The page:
It may seem silly to think about sunspots during a pandemic when people are spending most of their time inside. But eventually, you’ll have to venture out, and that means going out in the sun. So, when you head out into the glorious sunshine for a little fresh air, you’re at risk for getting sunspots.
What Are Sunspots?
So, what are sunspots, and how do you get them? Sunspots are flat, brown spots that appear o as a result of sun exposure. This happens because UV rays contain radiation that causes pigmented skin cells called melanocytes to multiply.
They vary in size and shape, but if you notice a spot getting bigger or become raised from the skin, speak to your doctor. That might mean they have become cancerous. Though sunspots are most often seen in people with especially fair skin over the age of 40, they can appear on anyone.
Let’s be honest— we all miss the sunshine when we’re stuck inside. Taking some time outside is totally fine, as long as you take the proper precautions. Besides the obvious right now of wearing a mask or face shield and socially distancing, you should consider adding some sun protection so you can avoid those unwanted sunspots on your beautiful skin.
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That protection you’re looking for is sunscreen. It’s non-negotiable, no matter how long you’re planning to be outside. Even if it’s raining or cloudy, it’s best to wear it anyway. The UV rays don’t care about the clouds or rain, and they can burn you.
Did you know that water amplifies UV rays? Well, it does, so going swimming won’t mitigate the sunlight either. If you’re heading to the pool or the beach, remember to reapply your sunscreen often.
If you’re trying to avoid sunspots but are worried that sunscreen might worsen an ongoing skin condition or cause you to break out, there are sunscreens made for sensitive skin. Your dermatologist may also be able to recommend certain brands based on your skin issues. There are also lotions and makeup that contain sunscreen, which can keep you safe and looking cute at the same time.
Another thing to consider when venturing out is staying hydrated. Make time to drink water and rehydrate from the sweat and other fluids you lose in the heat. Besides your skin, water has amazing benefits for your entire body. So, there’s no downside to carrying a cute, portable cup or bottle of water and staying healthy.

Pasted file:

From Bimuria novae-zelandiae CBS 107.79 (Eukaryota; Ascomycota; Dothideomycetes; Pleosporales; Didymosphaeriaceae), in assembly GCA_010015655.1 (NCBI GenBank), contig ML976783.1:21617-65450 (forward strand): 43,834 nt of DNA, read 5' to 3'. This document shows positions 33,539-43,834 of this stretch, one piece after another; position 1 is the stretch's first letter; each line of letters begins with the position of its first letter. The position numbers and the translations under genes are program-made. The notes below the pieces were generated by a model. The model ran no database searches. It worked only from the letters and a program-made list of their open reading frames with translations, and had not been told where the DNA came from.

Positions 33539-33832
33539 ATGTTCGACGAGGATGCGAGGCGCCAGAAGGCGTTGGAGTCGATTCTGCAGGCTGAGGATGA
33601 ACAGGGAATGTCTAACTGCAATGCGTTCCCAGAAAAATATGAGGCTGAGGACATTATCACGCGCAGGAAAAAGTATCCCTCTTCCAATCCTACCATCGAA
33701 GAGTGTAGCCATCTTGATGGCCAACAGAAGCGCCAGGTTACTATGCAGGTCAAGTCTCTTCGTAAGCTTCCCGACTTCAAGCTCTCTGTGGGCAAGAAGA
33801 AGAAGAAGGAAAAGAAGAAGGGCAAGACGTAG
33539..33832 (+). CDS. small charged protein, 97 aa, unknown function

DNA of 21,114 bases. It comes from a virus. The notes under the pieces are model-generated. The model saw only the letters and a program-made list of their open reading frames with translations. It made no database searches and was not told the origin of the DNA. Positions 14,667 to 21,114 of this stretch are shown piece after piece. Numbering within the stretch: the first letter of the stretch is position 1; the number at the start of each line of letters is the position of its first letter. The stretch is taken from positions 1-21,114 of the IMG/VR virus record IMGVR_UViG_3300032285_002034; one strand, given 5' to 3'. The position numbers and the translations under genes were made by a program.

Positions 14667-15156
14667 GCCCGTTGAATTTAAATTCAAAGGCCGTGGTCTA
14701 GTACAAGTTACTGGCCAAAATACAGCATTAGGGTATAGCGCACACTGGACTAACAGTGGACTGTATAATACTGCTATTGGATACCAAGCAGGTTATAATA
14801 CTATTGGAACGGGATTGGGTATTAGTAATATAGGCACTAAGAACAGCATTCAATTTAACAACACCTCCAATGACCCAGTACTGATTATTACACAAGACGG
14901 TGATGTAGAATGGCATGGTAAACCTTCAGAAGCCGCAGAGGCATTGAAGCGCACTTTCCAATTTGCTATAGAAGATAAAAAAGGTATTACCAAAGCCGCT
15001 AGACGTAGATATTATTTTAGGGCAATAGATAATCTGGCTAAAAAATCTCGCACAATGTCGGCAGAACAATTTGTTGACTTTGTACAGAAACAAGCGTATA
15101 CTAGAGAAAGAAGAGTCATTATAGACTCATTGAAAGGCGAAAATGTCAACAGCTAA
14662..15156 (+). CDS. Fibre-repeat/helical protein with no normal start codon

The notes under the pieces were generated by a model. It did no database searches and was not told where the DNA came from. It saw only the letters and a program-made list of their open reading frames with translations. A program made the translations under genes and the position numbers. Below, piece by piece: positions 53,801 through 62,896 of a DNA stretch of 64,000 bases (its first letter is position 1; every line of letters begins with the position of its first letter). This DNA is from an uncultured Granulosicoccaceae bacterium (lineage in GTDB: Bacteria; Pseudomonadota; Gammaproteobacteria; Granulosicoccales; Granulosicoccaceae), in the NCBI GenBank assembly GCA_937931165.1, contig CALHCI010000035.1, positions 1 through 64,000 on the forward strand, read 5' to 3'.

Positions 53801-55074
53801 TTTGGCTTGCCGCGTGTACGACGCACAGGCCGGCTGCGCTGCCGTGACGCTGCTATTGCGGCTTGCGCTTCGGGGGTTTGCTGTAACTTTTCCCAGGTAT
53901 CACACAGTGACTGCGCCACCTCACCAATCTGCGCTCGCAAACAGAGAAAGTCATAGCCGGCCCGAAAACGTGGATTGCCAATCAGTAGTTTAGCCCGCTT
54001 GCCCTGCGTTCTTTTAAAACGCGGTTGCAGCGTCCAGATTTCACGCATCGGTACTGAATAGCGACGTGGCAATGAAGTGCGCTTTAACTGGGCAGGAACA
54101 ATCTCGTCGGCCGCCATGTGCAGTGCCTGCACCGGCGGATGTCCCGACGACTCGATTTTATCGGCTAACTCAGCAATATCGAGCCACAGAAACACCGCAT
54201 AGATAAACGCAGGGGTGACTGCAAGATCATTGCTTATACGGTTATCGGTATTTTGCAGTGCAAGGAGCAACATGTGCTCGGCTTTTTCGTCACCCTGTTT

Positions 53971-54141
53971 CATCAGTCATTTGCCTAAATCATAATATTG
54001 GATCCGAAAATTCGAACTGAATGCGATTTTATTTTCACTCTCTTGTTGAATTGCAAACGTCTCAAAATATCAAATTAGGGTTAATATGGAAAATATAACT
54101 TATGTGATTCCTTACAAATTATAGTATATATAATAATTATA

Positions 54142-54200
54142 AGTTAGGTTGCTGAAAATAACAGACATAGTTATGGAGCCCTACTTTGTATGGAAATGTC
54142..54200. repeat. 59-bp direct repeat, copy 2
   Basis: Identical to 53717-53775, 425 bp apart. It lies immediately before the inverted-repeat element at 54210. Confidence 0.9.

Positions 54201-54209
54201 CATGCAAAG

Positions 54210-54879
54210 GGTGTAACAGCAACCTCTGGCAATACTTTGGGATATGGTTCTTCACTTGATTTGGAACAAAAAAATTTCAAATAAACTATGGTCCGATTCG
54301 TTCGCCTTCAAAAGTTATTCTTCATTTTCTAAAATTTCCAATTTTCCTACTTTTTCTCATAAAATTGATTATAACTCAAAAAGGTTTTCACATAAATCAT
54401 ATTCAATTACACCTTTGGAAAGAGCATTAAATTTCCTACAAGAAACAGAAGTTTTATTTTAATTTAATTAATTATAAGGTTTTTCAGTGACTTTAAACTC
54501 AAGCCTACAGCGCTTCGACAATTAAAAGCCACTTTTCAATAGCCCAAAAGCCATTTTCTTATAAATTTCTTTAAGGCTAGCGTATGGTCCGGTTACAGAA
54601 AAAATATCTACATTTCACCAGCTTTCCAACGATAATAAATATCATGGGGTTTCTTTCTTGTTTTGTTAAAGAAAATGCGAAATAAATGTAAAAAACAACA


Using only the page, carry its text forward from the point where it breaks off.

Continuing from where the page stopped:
When you’re done for the day, gently cleanse your face and apply a good moisturizer to help it bounce back from the dehydrating effects of the sun.
Who Do Sunspots Affect?
Many people think they’re immune to sunspots because they have naturally dark skin. But this is false. Having more pigmentation in your skin cells doesn’t stop UV rays or the damage they can potentially do to your face.
Besides sunscreen, you can also protect yourself by wearing wide-brimmed hats, sunglasses, and lightweight clothing that covers your arms and legs. Try to avoid direct sunlight between the hours of the day when the sun is strongest between 10 AM and 3 PM.
Luckily for you, there aren’t any. Most sunspots are harmless, though you may not like their appearance. If you’re worried about a raised sunspot, talk to your doctor about it just to be safe, but it’s likely just a skin discoloration. Both at-home treatments and ones administered by professionals are generally safe, but for the medical treatments, as with all medical treatments, there can be some risk involved.
If you notice that the appearance of your sunspot has gotten darker, larger, has an irregular border, becomes itchy, inflamed, red, begins bleeding, or has changed in color, talk to your doctor about it.
Treating Pre-Existing Sunspots
It’s no secret that kids aren’t always as cautious as adults when it comes to protecting against sunspots. Chances are, you’re reading this because you already have some sunspots you’d like to see disappear. In the future, taking these preventative steps can help you avoid adding more sunspots to your collection, but for the ones you have now, consider using a face mask.
Face masks have powerful antioxidants that enhance your skin and protect against future sunspots. There are tons of benefits that come with different types of face masks, but masks that contain vitamin C offer some of the greatest benefits when it comes to neutralizing sunspots.
Vitamins A, C, and E have all been acknowledged by skincare experts as beneficial for your skin and helpful in reducing sunspots’ appearance. Vitamin C can help inhibit the enzyme tyrosinase, which prevents the production of the melanin that can cause dark spots in the first place.
These antioxidants allow the skin to repair itself when sun damage occurs. Vitamin C calms the red and swollen parts of the skin to even out your complexion.
Effects of Vitamin C: